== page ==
|TOPIC OF THE ISSUE|
|STEP BY STEP|
STATOIL STRENGHTEN ITS POSITION IN RUSSIA
Statoil regards Russia as a potential future core area and is prepared to invest in commercially attractive projects. In this connection the company is now expanding its activities and staff.
|TOPIC OF THE ISSUE|
|Russia's LNG Future — Multilevel Strategy|
The start of Russian LNG deliveries to international markets, so much talked about in the recent years, is finally taking shape.
|TOPIC OF THE ISSUE|
|THE LONG AND ICY ROAD|
A gradual shift in hydrocarbon production from onshore to offshore is underway around the world: the move makes economic sense regardless of higher production costs and slower returns on investment, which are inherent in such projects.
|PERSON OF THE ISSUE|
|George W. Bush,|
the president of the USA
Following the 2 November election of the US President George W Bush for the second term in the office, WTI futures jumped to $50.99/bl. George W. Bush, with all his virtues and shortcomings, remains the tenant of the White House for another term — the response of the US market to the news is illustratory. There is every reason to assume that the very fact of re-election will prop up soaring crude prices for at least first half of his second term.
|PHOTO OF THE ISSUE|
Mazejkiu refinery — the crown jewel of Lithuania’s economy.
|ON CONTRARY POSITIONS IN OIL BUSINESS|
The throughput capacity of Transneft, Russia's state pipeline monopoly, remains a major issue for private oil companies. Eager to expand crude production, they claim they are held back by a pipeline network filled to the limit. Transneft counters by saying that for the first time in many years it has capacity to spare, in no small part because the oil companies often fail to meet their shipping schedules.
|RUSSIAN CRUDE ENTERED THE CPC|
Russian company Naftatrans entered the systems of the Caspian Pipeline Consortium (CPC) on 9 November, pioneering the start of Russian exports to this destination. Official sources named Russian producer Surgutneftegaz as the owner of crude, but the industry insiders insisted that crude was owned by Russia's pipeline operator Transneft and was supplied by Russia's battered giant Yukos as payment for the pipeline shipments.
|A BLACK SEA SMEAR|
In the past month, Russian and Ukrainian media have spared no effort in covering a supposed conflict that erupted between shareholders in Eximnefteprodukt, the owner of Odessa oil terminal. There were specious reports that a Kyiv court on 13 November ordered the seizure of the company's assets and accounts, resulting in the interruption of oil loading in the port. The supposed ruling was said to be a response to a suit — which also never existed — brought by Swiss oil trader Vitol.
|Setting New Standards|
Mazejkiu refinery: Leadership yesterday, today, tomorrow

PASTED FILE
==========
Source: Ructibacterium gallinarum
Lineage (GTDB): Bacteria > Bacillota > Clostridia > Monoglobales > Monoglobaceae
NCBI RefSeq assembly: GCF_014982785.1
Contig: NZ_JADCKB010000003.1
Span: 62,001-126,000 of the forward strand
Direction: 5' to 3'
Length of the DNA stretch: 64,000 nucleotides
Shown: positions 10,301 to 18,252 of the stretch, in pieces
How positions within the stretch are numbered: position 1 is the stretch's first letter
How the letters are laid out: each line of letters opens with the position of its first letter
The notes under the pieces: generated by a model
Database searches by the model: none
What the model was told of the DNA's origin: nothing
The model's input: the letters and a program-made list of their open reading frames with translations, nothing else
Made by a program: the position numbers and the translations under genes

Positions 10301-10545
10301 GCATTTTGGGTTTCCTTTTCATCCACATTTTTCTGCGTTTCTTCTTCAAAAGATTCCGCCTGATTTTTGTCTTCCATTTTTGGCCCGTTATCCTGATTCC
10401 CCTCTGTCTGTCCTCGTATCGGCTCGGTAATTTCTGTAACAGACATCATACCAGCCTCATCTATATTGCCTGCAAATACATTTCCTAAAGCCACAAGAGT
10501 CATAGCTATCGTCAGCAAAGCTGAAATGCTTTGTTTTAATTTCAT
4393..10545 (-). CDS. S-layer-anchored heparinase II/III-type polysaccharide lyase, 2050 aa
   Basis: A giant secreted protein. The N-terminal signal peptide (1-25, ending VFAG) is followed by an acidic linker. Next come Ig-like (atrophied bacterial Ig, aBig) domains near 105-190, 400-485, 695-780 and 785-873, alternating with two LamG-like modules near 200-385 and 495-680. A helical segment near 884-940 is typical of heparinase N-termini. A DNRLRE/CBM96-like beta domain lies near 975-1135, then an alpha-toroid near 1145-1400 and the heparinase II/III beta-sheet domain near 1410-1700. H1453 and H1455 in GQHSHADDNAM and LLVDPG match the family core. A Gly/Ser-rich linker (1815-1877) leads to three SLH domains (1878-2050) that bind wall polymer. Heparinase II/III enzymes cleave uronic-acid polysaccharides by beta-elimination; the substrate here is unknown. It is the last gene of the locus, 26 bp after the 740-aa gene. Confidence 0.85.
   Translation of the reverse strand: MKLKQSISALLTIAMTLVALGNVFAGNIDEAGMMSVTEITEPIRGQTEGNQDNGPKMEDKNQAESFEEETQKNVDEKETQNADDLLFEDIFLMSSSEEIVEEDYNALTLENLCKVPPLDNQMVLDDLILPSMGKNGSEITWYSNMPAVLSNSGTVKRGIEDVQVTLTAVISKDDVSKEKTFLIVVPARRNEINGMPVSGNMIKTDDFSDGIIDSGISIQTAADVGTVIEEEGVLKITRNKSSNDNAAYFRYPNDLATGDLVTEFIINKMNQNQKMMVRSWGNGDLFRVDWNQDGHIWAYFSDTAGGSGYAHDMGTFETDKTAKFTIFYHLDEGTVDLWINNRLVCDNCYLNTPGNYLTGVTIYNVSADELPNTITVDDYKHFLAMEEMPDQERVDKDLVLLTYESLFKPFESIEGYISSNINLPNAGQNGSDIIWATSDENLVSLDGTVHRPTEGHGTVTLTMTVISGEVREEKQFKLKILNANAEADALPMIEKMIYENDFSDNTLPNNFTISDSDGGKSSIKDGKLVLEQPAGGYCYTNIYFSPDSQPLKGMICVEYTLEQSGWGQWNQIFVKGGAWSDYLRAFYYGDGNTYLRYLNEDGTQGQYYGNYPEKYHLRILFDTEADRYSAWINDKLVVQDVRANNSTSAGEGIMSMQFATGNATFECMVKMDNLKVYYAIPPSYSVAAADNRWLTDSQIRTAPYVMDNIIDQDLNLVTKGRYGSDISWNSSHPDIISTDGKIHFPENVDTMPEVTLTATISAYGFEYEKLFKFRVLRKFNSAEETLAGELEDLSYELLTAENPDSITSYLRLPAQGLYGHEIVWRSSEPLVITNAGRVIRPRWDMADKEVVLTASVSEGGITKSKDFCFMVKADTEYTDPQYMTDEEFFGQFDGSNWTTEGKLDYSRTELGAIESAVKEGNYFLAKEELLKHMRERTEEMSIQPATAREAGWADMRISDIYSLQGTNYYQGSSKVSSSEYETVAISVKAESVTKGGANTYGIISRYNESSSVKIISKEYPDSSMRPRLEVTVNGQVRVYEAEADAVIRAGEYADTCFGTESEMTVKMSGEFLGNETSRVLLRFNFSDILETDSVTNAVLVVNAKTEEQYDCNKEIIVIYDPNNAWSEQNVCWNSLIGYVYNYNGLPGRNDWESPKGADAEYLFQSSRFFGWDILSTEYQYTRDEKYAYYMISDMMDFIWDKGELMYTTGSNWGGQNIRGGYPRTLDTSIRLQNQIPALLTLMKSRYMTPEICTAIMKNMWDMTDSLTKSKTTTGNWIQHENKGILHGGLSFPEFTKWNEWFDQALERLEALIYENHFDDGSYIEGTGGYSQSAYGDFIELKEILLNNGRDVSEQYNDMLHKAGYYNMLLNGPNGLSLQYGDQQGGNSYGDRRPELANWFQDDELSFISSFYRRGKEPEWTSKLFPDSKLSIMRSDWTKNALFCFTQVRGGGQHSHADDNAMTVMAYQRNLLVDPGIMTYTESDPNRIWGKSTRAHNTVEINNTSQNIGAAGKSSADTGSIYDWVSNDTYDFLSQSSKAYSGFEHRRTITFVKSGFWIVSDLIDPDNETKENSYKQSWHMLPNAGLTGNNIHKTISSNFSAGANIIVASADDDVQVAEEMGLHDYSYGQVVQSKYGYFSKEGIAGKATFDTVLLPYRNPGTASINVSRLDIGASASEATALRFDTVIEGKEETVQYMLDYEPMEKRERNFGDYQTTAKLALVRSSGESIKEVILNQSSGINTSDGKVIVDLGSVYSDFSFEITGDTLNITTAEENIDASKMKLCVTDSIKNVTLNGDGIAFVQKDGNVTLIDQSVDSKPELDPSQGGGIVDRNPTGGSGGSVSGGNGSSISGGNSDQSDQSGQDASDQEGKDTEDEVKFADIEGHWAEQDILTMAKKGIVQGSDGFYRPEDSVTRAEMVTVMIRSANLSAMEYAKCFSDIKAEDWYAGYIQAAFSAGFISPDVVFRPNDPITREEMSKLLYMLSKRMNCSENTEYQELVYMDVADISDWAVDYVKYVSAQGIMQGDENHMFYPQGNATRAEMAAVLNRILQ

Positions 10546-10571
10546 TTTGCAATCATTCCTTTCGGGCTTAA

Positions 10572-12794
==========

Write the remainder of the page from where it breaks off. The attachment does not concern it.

Lithuania's Mazejkiu refinery is well-known in Russian oil circles. What is less known is how it reached such a high performance level. OilMarket recently visited the company, and learned that management hit upon a simple yet exacting formula for success. As one of the newest Soviet-era refineries, it benefited from the best that those times had to offer and shrewd management and investment policies. Since independence, the Lithuanian government has provided considerable assistance, with a view toward creating an elite eastern European refinery.
|It is of paramaunt importance to us to have a flexible production process|
An interview with Viktoras Vasilavicius, Mazejkiu Nafta's deputy general director for refining
|LUKOIL CHARTS LONG-TERM COURSE|
Lukoil's board of directors met 22 October at the Odessa refinery, the company's premier Ukrainian asset. Issues discussed went beyond refining, of course, although there was a certain tilt towards that aspect of the industry.
|CRUDE EXPORTS: NEW RECORD SHIPMENTS|
Crude exports via the Russia’s pipeline monopoly Transneft systems hit in October new record high level. Russian oil companies and exporters from the CIS countries exported 17.32mn t of crude via Transneft pipeline systems, 5.6% higher than in September and some 20% up from October 2003.
|CHINA: FROM COAL TO NATURAL GAS|
With its economy rapidly growing, China requires ever larger volumes of energy. In short, the issue is a pivotal one for the country. What does the future hold for Chinese utilities?
|A NATURAL GAS INDUSTRY IN TWO STEPS|
China sees natural gas and hydropower production as the main alternatives to coal consumption. Growing output of those two environment-friendly power sources will address the following.
|SEARCHING FOR STRATEGIC BALANCE|
The Russian oil industry broke new ground with a 21 September deal under which South Korean giant LG is to construct a petrochemical complex in Nizhnekamsk, Tatarstan. The agreement was signed at the Kremlin during a Russo-Korean summit, signalling its strategic importance.